Thus it would seem a fiscally opportune moment for the governor to instruct his administration that the recommendations of the Lundine Commission report (or the Pataki report, or the Cuomo report) should be implemented. Not only could he save some money, he could also start the process of ending the self-destruction that Upstate’s sprawling, shrinking urban regions seem committed to.
An example of successful amalgamation—and of Rust Belt recovery—is literally on our doorstep. For the price of an email to Ontario, Governor Paterson could ask some folks in Ontario to share their views on how to get it done here.
Notes and Links:
 Pendall, "Sprawl without growth," Brookings Institution report. http://www.brookings.edu/reports/2003/10demographics_pendall.aspx
 The Growth Related Integrated Development Strategy plan: http://www.myhamilton.ca/myhamilton/CityandGovernment/CityDepartments/PlanningEcDev/LongRangePlanning/GrowthRelatedIntegratedDevelopmentStrategy/index.htm
Tuesday, May 20, 2008
As I'll report in Thursday's edition of Artvoice, a gubernatorial commission in New York State has once again recommended that the State make city-county merger easier.
Here in Erie County, we worked hard in 2004 to produce a draft statute, a very thorough memorandum of law and an easy-to-understand Powerpoint on the rationale, the process and the outcome of a merger of Buffalo and Erie County.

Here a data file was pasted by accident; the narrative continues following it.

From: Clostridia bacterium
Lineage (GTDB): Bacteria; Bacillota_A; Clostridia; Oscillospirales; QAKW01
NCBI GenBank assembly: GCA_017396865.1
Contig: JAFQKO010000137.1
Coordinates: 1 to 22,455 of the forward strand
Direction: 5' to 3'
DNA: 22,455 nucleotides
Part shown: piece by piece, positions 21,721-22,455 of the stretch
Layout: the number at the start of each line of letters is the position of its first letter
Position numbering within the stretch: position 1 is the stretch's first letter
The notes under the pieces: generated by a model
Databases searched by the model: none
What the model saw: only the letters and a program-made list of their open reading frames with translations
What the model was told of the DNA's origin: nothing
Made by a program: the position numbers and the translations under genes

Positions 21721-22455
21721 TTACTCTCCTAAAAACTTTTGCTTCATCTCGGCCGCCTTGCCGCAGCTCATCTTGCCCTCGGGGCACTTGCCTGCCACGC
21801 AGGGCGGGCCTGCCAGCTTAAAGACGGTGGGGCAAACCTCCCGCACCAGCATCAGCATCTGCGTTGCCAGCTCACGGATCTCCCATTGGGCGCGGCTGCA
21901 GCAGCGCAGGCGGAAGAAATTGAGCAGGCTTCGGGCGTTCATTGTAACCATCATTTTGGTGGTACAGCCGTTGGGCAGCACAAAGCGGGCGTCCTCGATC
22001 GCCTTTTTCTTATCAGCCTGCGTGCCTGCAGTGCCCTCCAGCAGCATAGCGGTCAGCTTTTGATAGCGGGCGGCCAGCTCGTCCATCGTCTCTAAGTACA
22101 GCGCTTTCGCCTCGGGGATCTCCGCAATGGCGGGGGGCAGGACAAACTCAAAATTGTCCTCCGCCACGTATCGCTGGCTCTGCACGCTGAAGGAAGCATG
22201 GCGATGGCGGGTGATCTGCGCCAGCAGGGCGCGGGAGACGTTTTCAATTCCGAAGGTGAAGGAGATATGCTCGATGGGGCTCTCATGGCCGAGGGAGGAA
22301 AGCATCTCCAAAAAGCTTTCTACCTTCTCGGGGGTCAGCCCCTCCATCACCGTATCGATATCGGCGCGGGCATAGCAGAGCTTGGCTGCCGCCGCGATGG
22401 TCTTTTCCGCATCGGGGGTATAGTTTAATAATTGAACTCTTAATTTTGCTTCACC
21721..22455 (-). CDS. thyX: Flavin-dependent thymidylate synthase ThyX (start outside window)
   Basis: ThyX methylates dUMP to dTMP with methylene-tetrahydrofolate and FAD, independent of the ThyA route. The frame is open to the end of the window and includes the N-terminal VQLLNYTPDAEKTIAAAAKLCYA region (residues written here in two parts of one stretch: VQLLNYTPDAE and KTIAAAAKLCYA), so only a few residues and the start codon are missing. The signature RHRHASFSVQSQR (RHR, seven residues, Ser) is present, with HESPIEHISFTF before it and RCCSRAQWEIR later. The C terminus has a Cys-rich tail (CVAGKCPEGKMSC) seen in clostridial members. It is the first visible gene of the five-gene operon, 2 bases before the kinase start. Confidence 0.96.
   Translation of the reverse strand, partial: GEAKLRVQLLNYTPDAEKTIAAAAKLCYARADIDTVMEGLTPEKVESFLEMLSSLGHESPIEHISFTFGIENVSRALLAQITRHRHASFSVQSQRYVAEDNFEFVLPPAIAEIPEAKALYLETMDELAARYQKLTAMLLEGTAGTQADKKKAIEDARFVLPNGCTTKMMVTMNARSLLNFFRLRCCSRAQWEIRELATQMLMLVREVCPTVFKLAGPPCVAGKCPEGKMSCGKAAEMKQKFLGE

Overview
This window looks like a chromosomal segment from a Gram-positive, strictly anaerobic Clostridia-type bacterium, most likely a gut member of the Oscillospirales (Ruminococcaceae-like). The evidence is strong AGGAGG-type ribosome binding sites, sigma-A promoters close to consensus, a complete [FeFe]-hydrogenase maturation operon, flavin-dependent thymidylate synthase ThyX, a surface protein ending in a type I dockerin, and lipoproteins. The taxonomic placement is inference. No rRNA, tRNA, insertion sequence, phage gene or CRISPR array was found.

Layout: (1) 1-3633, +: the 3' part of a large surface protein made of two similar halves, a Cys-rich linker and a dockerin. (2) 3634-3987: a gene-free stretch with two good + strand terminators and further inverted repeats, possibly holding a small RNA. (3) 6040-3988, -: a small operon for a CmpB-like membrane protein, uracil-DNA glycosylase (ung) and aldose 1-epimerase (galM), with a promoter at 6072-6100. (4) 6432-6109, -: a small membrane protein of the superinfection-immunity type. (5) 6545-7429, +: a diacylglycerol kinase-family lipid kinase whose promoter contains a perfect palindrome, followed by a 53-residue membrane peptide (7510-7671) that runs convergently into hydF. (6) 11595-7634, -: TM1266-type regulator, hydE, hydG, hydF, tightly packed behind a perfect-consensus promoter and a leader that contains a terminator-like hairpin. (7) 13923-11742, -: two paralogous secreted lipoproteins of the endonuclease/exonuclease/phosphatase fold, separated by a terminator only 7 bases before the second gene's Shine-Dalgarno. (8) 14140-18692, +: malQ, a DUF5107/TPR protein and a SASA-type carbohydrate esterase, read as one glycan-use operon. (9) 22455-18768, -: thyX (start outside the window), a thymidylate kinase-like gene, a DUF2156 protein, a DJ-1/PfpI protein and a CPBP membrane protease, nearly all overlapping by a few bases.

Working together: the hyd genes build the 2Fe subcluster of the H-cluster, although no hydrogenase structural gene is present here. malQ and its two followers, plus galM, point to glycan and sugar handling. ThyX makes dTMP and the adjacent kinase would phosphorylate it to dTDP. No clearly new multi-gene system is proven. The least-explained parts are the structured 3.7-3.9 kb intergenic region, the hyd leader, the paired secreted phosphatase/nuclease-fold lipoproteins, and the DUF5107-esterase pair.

Just to make it easier for anybody who is interested in this effort, I will post those documents on this blog. There's also a fine memorandum of law that the Buffalo firm Hodgson Russ prepared on this same issue, a memorandum which completely confirmed our Erie County conclusion: that there is today no constitutional or statutory obstacle to achieving city-county merger in New York. Financial issues, yes. Constitutional prohibition? No.
Monday, May 19, 2008
Krugman's column "Stranded in the suburbs" concludes, as I did in Artvoice last week, that far too many Americans are stuck with gas-guzzling SUVs and few alternatives but to keep driving them.